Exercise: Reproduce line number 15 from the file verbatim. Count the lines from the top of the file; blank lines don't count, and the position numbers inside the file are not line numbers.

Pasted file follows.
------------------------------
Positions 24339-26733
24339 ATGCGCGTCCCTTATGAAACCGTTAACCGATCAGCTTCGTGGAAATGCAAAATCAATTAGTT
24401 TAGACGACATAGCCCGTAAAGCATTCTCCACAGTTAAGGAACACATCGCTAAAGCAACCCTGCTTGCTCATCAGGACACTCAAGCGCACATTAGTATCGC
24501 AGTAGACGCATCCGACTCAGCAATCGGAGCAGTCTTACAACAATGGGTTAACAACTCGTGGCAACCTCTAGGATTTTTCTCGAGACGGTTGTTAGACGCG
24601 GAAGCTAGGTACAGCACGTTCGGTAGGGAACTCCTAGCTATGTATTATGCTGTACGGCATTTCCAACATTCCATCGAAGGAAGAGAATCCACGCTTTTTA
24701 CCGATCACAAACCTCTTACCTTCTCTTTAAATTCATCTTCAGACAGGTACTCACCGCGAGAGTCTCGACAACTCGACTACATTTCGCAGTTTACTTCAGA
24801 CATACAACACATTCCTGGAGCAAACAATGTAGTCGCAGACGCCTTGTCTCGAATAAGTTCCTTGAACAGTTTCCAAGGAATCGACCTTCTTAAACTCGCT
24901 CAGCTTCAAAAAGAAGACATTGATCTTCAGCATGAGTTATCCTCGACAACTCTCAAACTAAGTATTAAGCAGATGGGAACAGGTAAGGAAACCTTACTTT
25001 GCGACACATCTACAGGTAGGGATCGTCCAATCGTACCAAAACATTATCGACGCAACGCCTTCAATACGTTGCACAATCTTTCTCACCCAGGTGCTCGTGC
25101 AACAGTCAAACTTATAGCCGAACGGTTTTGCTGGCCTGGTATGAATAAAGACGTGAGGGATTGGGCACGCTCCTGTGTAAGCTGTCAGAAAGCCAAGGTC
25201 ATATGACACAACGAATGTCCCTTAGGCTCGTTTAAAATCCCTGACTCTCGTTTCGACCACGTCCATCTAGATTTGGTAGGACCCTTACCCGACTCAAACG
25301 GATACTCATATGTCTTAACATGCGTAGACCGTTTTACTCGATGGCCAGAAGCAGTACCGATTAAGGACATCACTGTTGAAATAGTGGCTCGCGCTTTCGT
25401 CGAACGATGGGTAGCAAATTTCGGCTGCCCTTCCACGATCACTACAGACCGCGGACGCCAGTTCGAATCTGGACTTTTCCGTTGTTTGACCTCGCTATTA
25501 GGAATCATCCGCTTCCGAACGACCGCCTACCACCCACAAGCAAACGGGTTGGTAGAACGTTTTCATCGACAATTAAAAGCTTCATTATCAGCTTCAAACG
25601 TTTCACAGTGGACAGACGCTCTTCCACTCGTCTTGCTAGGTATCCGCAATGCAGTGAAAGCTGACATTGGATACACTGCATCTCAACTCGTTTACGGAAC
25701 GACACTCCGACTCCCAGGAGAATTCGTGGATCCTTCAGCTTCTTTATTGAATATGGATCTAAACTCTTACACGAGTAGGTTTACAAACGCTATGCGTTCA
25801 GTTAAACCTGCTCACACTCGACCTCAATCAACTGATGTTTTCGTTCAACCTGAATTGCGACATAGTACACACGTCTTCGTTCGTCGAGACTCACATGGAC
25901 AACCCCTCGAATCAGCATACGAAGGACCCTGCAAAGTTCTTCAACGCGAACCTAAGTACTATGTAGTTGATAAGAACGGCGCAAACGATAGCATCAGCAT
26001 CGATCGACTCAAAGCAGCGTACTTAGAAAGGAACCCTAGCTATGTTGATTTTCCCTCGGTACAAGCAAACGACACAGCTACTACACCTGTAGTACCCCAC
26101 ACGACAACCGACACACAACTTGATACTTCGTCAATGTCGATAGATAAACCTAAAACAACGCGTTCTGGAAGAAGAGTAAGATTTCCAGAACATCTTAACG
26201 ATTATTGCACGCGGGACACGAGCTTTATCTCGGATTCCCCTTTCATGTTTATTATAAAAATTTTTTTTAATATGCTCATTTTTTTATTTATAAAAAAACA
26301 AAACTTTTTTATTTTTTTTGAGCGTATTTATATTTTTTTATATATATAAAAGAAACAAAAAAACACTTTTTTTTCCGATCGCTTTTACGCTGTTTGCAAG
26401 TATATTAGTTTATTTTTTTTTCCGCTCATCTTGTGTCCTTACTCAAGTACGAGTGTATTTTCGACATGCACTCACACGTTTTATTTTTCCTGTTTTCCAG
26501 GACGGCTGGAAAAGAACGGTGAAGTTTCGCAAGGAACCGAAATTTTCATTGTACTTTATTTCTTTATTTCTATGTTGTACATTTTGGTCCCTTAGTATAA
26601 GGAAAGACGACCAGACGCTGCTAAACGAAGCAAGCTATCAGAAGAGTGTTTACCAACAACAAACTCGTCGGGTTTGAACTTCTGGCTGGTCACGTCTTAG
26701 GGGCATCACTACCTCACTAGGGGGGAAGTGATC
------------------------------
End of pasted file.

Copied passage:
25601 TTTCACAGTGGACAGACGCTCTTCCACTCGTCTTGCTAGGTATCCGCAATGCAGTGAAAGCTGACATTGGATACACTGCATCTCAACTCGTTTACGGAAC